LCPS Science Showcase at Kinston Community Center

LCPS Science Showcase at Kinston Community Center

Lenoir County’s middle school regional science fair qualifiers. Photo by Catherine Hardee/Neuse News

Seventh-grader Eli Kearney studied temperature impacts on baseballs. Photo by Catherine Hardee/Neuse News

Dozens of Lenoir County students showcased their science fair projects Thursday evening at the Kinston Community Center.

The first annual Science Showcase allowed elementary and middle school students who qualified to represent their schools at the regional science fair at East Carolina University February 16 the chance to present their projects to a new audience, and practice their presentation skills before the regional competition.

Dr. Amelia McLeod, Director of Middle Grades Education for Lenoir County Public Schools, said the showcase was a chance for a “dry run” that would allow students to work out any kinks in their projects. There were reviewers at the event who listened to each student’s presentation, and took notes in order to provide feedback to help students improve.

Contentnea-Savannah seventh graders Nathally Aguiar and Jamie Flores with their project on the Stroop Effect. Photo by Catherine Hardee/Neuse News

The event took place because the state organization changed the regional alignment, placing Lenoir County in the Northeast District, whose rules allow each elementary school to send three students to the regional competition and each middle school to send one student in each of six categories. A total of twenty-two middle school students will be going to the regional competition.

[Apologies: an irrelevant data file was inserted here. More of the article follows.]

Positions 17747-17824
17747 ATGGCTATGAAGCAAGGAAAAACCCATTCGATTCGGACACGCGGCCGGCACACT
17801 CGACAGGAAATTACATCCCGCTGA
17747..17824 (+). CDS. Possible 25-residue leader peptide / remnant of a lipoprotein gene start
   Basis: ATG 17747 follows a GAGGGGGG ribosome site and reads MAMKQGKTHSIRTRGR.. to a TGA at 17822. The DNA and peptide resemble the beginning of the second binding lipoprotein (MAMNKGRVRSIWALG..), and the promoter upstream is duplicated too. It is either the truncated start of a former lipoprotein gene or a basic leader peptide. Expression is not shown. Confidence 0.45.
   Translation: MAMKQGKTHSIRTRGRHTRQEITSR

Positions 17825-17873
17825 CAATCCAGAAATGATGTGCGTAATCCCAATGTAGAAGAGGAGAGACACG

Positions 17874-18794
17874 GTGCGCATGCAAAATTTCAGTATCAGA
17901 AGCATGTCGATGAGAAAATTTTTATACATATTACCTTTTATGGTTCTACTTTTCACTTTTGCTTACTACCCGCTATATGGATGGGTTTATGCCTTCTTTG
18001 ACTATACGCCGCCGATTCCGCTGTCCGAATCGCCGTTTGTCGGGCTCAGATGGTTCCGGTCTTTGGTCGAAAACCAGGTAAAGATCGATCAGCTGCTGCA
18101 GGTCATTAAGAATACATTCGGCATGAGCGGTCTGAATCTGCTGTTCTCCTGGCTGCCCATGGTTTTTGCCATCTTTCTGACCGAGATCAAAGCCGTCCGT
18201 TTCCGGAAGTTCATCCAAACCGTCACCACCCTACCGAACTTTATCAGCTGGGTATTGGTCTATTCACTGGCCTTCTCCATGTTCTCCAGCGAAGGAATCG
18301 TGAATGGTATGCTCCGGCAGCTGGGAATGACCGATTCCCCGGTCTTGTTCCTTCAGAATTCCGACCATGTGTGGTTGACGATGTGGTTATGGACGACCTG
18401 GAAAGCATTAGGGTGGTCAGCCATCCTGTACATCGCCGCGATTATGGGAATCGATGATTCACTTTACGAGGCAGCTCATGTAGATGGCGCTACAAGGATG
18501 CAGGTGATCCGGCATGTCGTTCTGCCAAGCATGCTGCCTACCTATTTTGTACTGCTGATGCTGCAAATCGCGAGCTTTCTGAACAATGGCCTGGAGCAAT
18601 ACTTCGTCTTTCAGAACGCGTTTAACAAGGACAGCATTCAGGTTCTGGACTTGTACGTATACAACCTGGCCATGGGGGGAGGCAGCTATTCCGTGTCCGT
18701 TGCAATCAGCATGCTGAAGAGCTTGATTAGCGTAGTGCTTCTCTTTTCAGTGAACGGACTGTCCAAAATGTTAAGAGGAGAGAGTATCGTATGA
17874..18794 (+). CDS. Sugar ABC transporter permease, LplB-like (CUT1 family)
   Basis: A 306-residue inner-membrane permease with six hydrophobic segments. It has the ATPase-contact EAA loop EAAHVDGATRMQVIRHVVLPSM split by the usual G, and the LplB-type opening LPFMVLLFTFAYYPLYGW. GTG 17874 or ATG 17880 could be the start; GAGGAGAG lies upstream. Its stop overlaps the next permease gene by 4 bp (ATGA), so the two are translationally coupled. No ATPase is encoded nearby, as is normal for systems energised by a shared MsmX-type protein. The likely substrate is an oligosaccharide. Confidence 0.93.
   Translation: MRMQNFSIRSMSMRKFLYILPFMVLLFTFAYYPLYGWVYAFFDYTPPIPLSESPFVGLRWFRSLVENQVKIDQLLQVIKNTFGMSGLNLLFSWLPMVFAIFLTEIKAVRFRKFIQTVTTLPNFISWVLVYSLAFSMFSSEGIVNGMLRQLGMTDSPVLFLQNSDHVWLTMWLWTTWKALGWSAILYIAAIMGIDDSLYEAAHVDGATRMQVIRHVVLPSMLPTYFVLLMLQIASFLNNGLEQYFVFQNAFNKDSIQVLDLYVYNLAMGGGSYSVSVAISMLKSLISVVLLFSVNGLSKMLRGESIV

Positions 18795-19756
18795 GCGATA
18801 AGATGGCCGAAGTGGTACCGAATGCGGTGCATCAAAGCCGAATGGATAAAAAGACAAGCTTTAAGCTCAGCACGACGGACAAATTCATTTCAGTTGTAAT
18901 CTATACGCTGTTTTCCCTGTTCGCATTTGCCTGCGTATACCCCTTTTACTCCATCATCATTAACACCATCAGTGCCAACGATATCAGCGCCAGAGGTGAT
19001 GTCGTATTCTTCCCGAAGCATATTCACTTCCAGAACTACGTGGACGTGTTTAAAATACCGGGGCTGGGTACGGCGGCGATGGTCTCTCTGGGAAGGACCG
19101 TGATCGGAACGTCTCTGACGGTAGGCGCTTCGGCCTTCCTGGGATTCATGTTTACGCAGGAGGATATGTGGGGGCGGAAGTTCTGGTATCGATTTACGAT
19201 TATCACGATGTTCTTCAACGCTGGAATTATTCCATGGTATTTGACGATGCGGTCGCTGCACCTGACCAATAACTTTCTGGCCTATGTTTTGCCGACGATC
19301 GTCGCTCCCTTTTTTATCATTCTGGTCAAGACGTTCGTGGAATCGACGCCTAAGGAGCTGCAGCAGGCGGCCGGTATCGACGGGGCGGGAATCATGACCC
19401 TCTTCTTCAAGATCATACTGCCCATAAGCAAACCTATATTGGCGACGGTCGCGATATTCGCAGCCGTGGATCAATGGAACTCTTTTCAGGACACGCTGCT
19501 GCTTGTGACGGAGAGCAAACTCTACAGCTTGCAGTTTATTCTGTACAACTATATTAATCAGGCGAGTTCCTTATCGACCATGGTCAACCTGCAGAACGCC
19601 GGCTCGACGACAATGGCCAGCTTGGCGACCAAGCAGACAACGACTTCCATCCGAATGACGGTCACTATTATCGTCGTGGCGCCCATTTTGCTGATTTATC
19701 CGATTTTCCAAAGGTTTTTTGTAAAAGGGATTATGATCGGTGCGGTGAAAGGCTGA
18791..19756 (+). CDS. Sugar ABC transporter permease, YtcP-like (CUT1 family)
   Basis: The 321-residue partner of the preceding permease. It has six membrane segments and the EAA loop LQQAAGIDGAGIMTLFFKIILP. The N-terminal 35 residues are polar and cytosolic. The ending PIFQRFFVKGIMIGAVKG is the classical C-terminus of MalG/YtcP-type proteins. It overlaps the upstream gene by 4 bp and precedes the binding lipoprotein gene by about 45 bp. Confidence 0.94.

E. B. Frink seventh-grader Austin Williams with his project on the sound-proofing capabilities of different materials. Photo by Catherine Hardee/Neuse News

Middle schoolers had projects ranging from the visibility of stars due to light pollution to the effects of temperature on baseballs. Contentnea-Savannah seventh-grader Marie Taylor used a star viewer in different locations to measure the effect of different levels of light on different constellations.

E. B. Frink seventh-grader Eli Kearney’s project was inspired by his love of baseball. He subjected baseballs to different temperatures, and then measured how high the balls bounced when dropped from a height of four feet. He was able to determine that the colder the baseballs were, the less they bounced.

Woodington seventh-grader Dakota Tyndall with her project on the pH of different water sources. Photo by Catherine Hardee/Neuse News

La Grange Elementary School fifth-grader Marissa Doyle experimented with the use of kitchen waste as fertilizer, comparing it to commercial products, and found that banana peels provided the best nutrition of the foods she tested, and even performed better than the commercial fertilizers. Northeast Elementary School fifth-grader Raquan Daniels found a way to make video games part of his schoolwork. His project measured the effect of a zombie video game on his heart rate as he played.

Contentnea-Savannah fourth-grader Brooks Grady with his simulated earthquake project. Photo by Catherine Hardee/Neuse News

Contentnea-Savannah fourth-grader Brooks Grady with his simulated earthquake project. Photo by Catherine Hardee/Neuse News

All the students who participated received a certificate in recognition of their accomplishment in qualifying for the regional science fair. Superintendent Brent Williams expressed his pride in the students during his closing remarks, and said he was confident that Lenoir County students would continue their tradition of excellence at regional competitions. “It is very rewarding to me to interact with students and see the learning and see what they will take away…I think this represents learning in its purest form...learning by doing,” he said.

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